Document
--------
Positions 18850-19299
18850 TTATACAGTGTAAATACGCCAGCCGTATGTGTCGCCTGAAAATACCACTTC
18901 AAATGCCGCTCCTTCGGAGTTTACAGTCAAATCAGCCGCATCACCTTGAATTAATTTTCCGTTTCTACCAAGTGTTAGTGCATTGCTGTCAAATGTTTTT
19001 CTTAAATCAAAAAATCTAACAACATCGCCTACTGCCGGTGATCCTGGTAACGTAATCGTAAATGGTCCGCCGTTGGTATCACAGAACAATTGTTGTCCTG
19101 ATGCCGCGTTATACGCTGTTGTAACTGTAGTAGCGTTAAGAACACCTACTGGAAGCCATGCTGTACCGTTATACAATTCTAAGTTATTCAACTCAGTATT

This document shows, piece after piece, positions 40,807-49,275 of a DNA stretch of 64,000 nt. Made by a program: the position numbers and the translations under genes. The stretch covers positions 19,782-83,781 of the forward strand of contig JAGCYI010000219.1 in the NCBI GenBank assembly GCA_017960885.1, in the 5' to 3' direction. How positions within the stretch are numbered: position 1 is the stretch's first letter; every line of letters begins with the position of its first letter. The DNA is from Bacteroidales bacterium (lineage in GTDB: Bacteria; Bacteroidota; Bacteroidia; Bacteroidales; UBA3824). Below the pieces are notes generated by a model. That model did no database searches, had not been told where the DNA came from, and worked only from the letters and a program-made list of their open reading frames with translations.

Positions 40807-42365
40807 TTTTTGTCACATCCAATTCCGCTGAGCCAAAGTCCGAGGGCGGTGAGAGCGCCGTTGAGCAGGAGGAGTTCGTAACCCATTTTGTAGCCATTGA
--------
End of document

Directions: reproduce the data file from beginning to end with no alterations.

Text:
Positions 18850-19299
18850 TTATACAGTGTAAATACGCCAGCCGTATGTGTCGCCTGAAAATACCACTTC
18901 AAATGCCGCTCCTTCGGAGTTTACAGTCAAATCAGCCGCATCACCTTGAATTAATTTTCCGTTTCTACCAAGTGTTAGTGCATTGCTGTCAAATGTTTTT
19001 CTTAAATCAAAAAATCTAACAACATCGCCTACTGCCGGTGATCCTGGTAACGTAATCGTAAATGGTCCGCCGTTGGTATCACAGAACAATTGTTGTCCTG
19101 ATGCCGCGTTATACGCTGTTGTAACTGTAGTAGCGTTAAGAACACCTACTGGAAGCCATGCTGTACCGTTATACAATTCTAAGTTATTCAACTCAGTATT

This document shows, piece after piece, positions 40,807-49,275 of a DNA stretch of 64,000 nt. Made by a program: the position numbers and the translations under genes. The stretch covers positions 19,782-83,781 of the forward strand of contig JAGCYI010000219.1 in the NCBI GenBank assembly GCA_017960885.1, in the 5' to 3' direction. How positions within the stretch are numbered: position 1 is the stretch's first letter; every line of letters begins with the position of its first letter. The DNA is from Bacteroidales bacterium (lineage in GTDB: Bacteria; Bacteroidota; Bacteroidia; Bacteroidales; UBA3824). Below the pieces are notes generated by a model. That model did no database searches, had not been told where the DNA came from, and worked only from the letters and a program-made list of their open reading frames with translations.

Positions 40807-42365
40807 TTTTTGTCACATCCAATTCCGCTGAGCCAAAGTCCGAGGGCGGTGAGAGCGCCGTTGAGCAGGAGGAGTTCGTAACCCATTTTGTAGCCATTGA